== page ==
• isoproterenol;
  • acetylcholine;
  • atrial action potential;
  • accentuated antagonism;
  • aging

Autonomic Modulation of Atrial Repolarization.Introduction: Aging is associated with involution of both limbs of the autonomic nervous system, and the prejunctional and postjunctional effects of adrenergic and cholinergic stimulation are altered with senescence. Hence, postjunctional age-related changes in adrenergic-cholinergic interaction are a likely occurrence and may contribute to an altered substrate for arrhythmias.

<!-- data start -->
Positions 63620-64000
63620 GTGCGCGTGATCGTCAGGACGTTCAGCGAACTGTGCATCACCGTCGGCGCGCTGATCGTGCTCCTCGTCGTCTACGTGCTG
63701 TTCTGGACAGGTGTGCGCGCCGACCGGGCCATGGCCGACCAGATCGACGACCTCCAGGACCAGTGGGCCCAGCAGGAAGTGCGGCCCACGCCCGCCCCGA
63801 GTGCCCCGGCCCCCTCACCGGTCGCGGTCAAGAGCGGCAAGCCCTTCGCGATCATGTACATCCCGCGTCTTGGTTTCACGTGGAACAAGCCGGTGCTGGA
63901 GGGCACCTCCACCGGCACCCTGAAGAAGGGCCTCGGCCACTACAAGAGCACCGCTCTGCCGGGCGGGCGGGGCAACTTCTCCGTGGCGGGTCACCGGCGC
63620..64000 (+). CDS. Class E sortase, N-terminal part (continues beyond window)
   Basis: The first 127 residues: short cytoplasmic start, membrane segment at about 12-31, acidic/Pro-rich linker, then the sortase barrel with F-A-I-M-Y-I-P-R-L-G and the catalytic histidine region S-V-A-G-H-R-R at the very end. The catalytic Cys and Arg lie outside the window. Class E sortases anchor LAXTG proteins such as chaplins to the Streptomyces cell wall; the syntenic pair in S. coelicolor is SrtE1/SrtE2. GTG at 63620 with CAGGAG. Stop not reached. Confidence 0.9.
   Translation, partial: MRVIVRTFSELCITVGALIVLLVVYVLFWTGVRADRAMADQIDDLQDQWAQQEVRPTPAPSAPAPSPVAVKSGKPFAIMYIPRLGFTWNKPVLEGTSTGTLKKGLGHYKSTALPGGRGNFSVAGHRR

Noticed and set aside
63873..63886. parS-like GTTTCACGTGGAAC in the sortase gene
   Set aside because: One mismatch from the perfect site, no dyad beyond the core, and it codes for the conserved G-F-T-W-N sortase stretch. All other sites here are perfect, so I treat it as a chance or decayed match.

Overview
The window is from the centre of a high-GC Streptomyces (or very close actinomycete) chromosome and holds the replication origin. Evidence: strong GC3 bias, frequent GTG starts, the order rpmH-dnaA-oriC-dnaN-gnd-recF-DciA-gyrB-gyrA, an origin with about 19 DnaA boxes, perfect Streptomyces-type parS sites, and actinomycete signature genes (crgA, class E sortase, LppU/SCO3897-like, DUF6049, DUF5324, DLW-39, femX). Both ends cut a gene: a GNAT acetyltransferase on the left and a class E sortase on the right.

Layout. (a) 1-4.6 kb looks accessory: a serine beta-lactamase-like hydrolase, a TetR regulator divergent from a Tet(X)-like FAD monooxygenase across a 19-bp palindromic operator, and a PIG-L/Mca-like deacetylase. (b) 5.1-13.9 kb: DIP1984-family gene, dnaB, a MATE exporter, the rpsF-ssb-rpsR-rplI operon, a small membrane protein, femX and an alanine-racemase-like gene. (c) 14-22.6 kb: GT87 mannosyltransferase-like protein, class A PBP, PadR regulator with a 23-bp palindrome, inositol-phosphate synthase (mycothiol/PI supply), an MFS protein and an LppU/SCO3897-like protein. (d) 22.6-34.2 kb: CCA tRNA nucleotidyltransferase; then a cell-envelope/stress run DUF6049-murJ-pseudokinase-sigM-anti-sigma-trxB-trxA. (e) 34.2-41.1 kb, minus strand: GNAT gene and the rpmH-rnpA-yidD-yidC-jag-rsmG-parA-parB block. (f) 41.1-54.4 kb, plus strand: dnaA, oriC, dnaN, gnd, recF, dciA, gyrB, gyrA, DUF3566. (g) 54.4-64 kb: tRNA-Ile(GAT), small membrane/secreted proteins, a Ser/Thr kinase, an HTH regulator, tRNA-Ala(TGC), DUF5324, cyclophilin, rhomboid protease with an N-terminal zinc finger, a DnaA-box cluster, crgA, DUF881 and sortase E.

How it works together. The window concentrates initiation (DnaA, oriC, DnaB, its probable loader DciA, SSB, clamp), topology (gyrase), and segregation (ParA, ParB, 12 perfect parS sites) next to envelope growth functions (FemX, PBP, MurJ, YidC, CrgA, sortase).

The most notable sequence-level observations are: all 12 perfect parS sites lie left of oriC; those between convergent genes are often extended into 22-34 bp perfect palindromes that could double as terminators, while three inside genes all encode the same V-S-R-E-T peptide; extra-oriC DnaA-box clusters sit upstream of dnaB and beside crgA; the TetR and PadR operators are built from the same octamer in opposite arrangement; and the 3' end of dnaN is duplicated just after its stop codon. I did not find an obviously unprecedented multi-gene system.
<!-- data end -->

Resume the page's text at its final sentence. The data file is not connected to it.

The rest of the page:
Methods and Results: Microelectrode techniques were used to record action potentials from epicardial slices of Bachmann's bundles of dogs aged 3 to 5 years (adult) and 8 to 12 years (old) in the absence or presence of acetylcholine and isoproterenol (separately and in combination). In control, action potential duration to 90% repolarization (APD) was longer in old atria. Acetylcholine (10−8 to 10−5 mol/L) in a concentration-dependent manner hyperpolarized and shortened APD in both tissues, with more prominent effects in the old. The effects of isoproterenol (10−9 to 10−6 mol/L) to elevate the plateau and shorten APD were about the same in both adult and old tissues. In adults, low concentrations of isoproterenol (10−9 and 10−8 mol/L) significantly prolonged APD, which had been first shortened by acetylcholine. This effect of isoproterenol was decreased in old atrial tissue, resulting in shorter APD in old than adult atria in the combined presence of beta-adrenergic and muscarinic agonists. Conclusion: In adult Bachmann's bundle, beta-adrenergic stimulation effectively operates as a “brake” to decrease the extent of cholinergic-induced APD shortening. The action of beta-adrenergic stimulation to antagonize acetylcholine-induced acceleration of repolarization declines with age, which may contribute to an altered arrhythmogenic substrate.